U.S. Mounts Campaign to Curb China's Growing Military Influence

First, a U.S. naval vessel visited Vietnam, then the U.S. announced in June that it is stationing new Littoral Combat Ships in Singapore. President Obama then announced the deployment of Marines to Australia in November, and now the U.S. seems to be on the brink of a deal that would allow its troops and naval vessels to operate out of the Philippines. The common trend regarding these developments is that the U.S. and these nations feel the need to try to counterbalance the rise of China.

This need has not arisen out of nowhere. China’s GDP continues to rise and may become the largest economy in the world by the end of the decade. Along with this, China’s neighbors may feel uneasy about its rise in military spending. While these two facts alone may be a bit ambiguous to cause too much concern, China’s disputes with many countries in the Pacific add reasons to worry. 

China is locked in disputes with several nations over rights in the South China Sea, including Vietnam, Taiwan, and the Philippines. Tokyo and Beijing have been fighting over the Senkaku Islands in the East China Sea. The People’s Liberation Army Navy (PLAN) has also sailed through the Strait of Malacca in a sign of strength, a worrying sign for Singapore, Indonesia, and Malaysia. China and India have an ongoing clash over the border between their two countries. In the past, this dispute has ended in armed conflict.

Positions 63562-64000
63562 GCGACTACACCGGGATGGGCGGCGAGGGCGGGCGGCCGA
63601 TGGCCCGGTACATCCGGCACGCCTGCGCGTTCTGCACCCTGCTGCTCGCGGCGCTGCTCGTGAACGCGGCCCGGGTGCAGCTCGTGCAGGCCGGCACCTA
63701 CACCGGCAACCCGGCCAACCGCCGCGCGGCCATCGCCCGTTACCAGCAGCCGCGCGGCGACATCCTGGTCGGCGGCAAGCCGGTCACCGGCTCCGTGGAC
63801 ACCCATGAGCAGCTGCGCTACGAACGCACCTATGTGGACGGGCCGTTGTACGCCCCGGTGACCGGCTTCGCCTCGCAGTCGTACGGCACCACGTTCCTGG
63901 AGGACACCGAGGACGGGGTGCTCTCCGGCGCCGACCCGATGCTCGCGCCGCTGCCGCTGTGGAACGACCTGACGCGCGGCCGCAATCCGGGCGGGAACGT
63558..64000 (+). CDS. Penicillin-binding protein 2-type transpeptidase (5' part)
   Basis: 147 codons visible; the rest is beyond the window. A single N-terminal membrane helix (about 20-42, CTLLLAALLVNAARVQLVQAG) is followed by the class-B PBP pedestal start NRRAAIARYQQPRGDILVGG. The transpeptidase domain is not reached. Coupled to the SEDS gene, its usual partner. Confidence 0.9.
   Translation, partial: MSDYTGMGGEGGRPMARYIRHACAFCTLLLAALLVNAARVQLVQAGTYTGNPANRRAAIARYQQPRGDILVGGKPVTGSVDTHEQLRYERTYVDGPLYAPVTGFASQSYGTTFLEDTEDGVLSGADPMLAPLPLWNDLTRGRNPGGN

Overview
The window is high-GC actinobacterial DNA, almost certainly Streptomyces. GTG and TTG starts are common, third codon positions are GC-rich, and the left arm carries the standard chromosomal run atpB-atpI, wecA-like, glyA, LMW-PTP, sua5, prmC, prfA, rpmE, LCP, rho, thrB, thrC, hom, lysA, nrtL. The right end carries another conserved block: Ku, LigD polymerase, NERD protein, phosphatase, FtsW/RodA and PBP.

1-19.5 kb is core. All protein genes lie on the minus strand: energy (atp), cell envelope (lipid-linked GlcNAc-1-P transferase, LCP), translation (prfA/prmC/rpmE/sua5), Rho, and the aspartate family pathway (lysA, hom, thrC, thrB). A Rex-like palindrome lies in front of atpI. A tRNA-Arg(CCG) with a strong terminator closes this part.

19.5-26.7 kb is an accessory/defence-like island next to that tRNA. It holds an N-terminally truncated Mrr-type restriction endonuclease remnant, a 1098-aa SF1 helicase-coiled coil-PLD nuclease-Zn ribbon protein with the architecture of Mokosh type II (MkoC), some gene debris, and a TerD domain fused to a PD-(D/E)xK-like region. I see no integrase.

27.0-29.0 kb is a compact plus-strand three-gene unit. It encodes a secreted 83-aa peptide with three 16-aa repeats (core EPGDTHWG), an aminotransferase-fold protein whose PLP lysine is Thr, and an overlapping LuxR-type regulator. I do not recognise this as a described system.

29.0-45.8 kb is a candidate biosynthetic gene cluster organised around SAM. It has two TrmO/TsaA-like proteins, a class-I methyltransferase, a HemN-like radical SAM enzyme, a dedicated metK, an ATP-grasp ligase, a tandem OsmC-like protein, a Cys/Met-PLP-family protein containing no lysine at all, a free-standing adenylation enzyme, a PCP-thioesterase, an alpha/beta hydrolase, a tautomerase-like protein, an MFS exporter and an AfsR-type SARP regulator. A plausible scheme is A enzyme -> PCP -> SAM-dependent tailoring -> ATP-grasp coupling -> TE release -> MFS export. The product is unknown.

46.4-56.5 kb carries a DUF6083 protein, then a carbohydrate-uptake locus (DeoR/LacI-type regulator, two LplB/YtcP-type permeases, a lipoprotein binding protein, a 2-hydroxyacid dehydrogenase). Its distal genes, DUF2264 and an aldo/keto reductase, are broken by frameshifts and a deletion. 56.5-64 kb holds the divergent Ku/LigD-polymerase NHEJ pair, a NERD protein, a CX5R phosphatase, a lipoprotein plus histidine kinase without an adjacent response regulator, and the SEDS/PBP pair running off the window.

What should become clear is the growing consensus to contain and counterbalance the rise of China. Despite the claims of China’s peaceful rise to power, these disputes provide evidence to the contrary. In response, these countries have been turning to the U.S., logically seeing the world’s most powerful navy as the proper anchor for any attempt to stymie Chinese ambitions.

This rising sentiment could be a hurdle for China. Unlike the U.S., China lives in the most crowded corner of the world, with some of the world’s largest nations on or near their border. Smaller countries such as Malaysia, Singapore, and Taiwan are next to sea-lanes extremely critical for China’s economic future. While there is no formal coalition between many of the East and Southeast Asian nations, one critical link between all of them is a strong and/or strengthening relationship with the U.S. 

What could become a hurdle for China may be a great asset for the U.S. The relationship is mutually beneficial for both sides – the Asian nations get a greater guarantee of security from the world’s only military superpower, while the U.S. maintains its ability to project its influence onto one of the most important regions in the world. As the U.S. faces cuts in each of its military branches, these relationships will become even more important, providing staging areas and additional ships and troops that can act as force multipliers in both military and diplomatic crises. 

China may have an economic advantage for the near future, but through a somewhat confrontational foreign policy on its periphery, it has made it much easier for the U.S. and her allies to attain a position of continued military superiority. At least for the foreseeable future, the Pacific Ocean will be less an area seriously contested by China and more likely resemble the ‘American Lake’ of the past.

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